1. Favourite knob or fader or switch on a piece of gear and why?
That would most certainly be the latest reinforced jog wheel on the Polyend
Tracker. It’s just a top-tier pleasure experience. Nice to touch, satisfying to control things with it.
2. Do you have an ‘almost’ perfect bit of kit? What would you change?
Yes! Yamaha RM1X! For me it’s the closest anybody in this world got to
perfection in a hardware box. I just wish that the synth engine was a bit deeper
and the internal sounds would have 64 voice polyphony instead of 32. I know
there’s this RS7000 and all but that’s just too big. You know, now that I think of
this, the best machine in this world (at least for me) would be a combo of RM1X
and the MC-505. But then I wouldn’t leave my room. Ever.
3. What setup do you bring on holiday or tour or commute etc.?
The Polyend Tracker Mini comes to mind immediately. For live shows I usually
play with the Tracker, Play and Elektron Syntakt or the Roland MC-505, depends
on the set. For holiday I would definitely bring the Mini as it is battery powered
4. What software do you wish was hardware and vice versa?
I left the software realm some time in 2005 and I don’t know absolutely nothing
about this branch of noise making goodies so answering this question would
probably be unfair both to software and hardware.
5. Is there anything you regret selling… or regret buying?
I regret selling absolutely everything!!! Also I don’t regret buying anything. I love
gear and if I don’t have the place for it, I trade it or give it to a friend. I sell stuff
very rarely because… all these online marketplaces and dealing with people can
be mega annoying sometimes. But yeah I did sell some things and I totally want
If I must pick one, it would be the Roland MKS-30 Planet S with a PG200.
6. What gear has inspired you to produce the most music?
I know it’s a bit boring but I must say it’s definitely the Yamaha RM1X. Believe it
or not, I’ve made over 700 tracks on this thing, still have them on the floppies
somewhere. The quality is all over the place, but that’s ok since the old floppy
drive won’t load them anymore.
7. If you had to start over, what would you get first?
You can guess.
(Yes it’s the RM1X again)
8. What’s the most annoying piece of gear you have, that you just can’t live without?
Oh I will definitely talk about Roland MC-505 and even the newest Roland Fantom 06
here. I absolutely love both of these machines but I hate how Roland did their
workflow back in the 90s and never “fixed” it till this day.
See in Roland gear you need to save the pattern (or a whole scene) separately to all the sounds it contains. So imagine this, you make a synth patch, you save it, you built a pattern around this synth patch. All is good. Now you have a new pattern or a song and you want to use this patch again but with a slightly more open filter. So you
resave it with the new settings. But now its loaded with all the changes in the old
So in the end you’ll end up with gazzilion saves of the same patch with slight variations because the patch settings are not saved with your song or pattern. I hate this. It makes all patch lists messy as hell. Its the same in both the old 505 and in the new Fantom 06. I truly hate it with all my heart, but I just can’t live without this gear.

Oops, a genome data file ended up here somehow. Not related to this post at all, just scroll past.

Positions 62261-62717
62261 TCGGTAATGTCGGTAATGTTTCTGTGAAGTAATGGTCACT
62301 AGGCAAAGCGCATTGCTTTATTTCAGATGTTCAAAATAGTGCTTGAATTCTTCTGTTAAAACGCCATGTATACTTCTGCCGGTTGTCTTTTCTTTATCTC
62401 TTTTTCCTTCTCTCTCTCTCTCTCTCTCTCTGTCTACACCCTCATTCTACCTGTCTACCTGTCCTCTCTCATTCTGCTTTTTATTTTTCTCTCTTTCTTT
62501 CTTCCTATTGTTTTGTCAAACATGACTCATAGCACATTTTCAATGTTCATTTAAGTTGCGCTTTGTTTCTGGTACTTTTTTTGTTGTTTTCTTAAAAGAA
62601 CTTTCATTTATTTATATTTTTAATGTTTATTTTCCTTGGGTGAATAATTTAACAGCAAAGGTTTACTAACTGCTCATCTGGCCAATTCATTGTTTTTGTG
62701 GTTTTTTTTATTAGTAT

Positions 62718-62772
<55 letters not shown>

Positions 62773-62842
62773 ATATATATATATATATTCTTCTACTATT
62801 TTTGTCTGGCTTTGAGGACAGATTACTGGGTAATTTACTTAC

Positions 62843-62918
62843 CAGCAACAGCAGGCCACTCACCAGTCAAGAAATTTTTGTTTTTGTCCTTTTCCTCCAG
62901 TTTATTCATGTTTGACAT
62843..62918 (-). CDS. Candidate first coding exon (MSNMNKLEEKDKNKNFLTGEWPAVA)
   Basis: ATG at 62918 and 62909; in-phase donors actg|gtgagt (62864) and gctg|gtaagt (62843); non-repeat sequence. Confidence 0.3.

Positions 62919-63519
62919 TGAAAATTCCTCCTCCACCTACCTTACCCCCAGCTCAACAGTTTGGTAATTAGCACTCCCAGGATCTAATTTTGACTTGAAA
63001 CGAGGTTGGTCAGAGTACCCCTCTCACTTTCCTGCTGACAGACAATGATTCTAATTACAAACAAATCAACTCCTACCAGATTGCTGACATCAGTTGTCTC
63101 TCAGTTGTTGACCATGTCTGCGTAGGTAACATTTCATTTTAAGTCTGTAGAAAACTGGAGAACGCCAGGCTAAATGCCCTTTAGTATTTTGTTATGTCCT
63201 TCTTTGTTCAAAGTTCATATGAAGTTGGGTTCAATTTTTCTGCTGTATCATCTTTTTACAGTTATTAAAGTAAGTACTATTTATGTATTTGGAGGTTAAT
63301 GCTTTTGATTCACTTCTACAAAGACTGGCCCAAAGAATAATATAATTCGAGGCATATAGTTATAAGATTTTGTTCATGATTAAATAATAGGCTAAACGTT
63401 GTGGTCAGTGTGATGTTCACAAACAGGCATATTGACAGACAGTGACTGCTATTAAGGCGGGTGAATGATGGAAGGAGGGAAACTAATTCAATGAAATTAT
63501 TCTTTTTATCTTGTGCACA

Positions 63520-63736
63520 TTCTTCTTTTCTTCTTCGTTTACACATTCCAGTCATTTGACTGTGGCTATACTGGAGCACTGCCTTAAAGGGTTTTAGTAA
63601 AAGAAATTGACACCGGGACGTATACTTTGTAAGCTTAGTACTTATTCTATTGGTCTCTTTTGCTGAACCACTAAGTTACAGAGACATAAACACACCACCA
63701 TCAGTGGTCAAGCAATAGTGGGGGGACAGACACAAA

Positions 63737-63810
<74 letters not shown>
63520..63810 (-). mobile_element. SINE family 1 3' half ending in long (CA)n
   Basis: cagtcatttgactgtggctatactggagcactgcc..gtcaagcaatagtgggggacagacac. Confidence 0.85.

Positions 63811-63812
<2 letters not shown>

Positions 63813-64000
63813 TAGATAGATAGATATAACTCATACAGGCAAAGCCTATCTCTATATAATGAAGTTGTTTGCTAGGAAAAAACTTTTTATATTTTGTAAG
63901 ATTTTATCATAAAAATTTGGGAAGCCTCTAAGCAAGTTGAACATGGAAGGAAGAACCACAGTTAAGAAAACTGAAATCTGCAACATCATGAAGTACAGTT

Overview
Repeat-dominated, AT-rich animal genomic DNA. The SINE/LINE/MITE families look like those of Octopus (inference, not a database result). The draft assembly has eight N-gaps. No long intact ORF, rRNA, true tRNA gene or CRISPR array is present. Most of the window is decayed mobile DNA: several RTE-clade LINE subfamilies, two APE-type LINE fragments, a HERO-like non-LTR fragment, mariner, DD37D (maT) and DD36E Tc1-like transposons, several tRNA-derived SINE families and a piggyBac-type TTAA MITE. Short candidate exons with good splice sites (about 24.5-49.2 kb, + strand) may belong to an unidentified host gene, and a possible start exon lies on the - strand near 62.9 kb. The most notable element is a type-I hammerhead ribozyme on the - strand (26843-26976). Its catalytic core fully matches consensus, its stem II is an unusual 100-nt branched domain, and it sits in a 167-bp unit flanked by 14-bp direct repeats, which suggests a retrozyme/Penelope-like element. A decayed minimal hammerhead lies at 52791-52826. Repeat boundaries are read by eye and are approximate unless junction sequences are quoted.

9. Most surprising tip or trick or technique that you’ve discovered about a bit of kit?
I’ve discovered this on the Elektron Digitakt, but you can do it with anything that has a HP filter. You basically don’t need EQ for your drums that much. Software guys
are rolling their eyes now but on hardware it’s not too common to have a EQ per
channel which is sometimes pretty annoying especially with the drum samples. If
you crank up the resonance all the way up and roll the cutoff you can find a
resonant peak of any drum sample. This will be super effective especially with the
kick and snare samples and will beefen up the kick or snare in certain frequency
range. Then by rolling down the resonance you can dial up a healthy amount of
that frequency boost. If you don’t have a peaking filter this is a pretty nice way of
transforming a bunch of dead dry samples into a pumping beat.
Artist or Band name?
Whatever I feel like when I turn on the machines.
Where are you from?
Bratislava / Slovakia
How did you get into music?
I was too poor to buy full versions of PS1 games so I stumbled upon this demo called
Music on one of the PlayStation Magazine demo discs. I made gazillions of tracks with Music and the following Music 2000 and then moved on.
What still drives you to make music?
Knowledge. And an inner passion for both hearing the sounds of the instruments and touching them. Also, actually playing the instrument, thats a big part for me too.
How do you most often start a new track?
By cursing a lot when swimming through tons of cables and On/Off switches.
How do you know when a track is finished?
Hah, this is a good one. I’m definitely not a perfectionist and count solely on my personal taste that usually guides me through the whole process.
Show us your current studio
Also 3 slides here:
Best creative advice that you’ve ever heard?
Patience. (Although I must admit it can be complicated at times)
Promote your latest thing… Go ahead, throw us a link.
Album – Future Cake
EP – 1998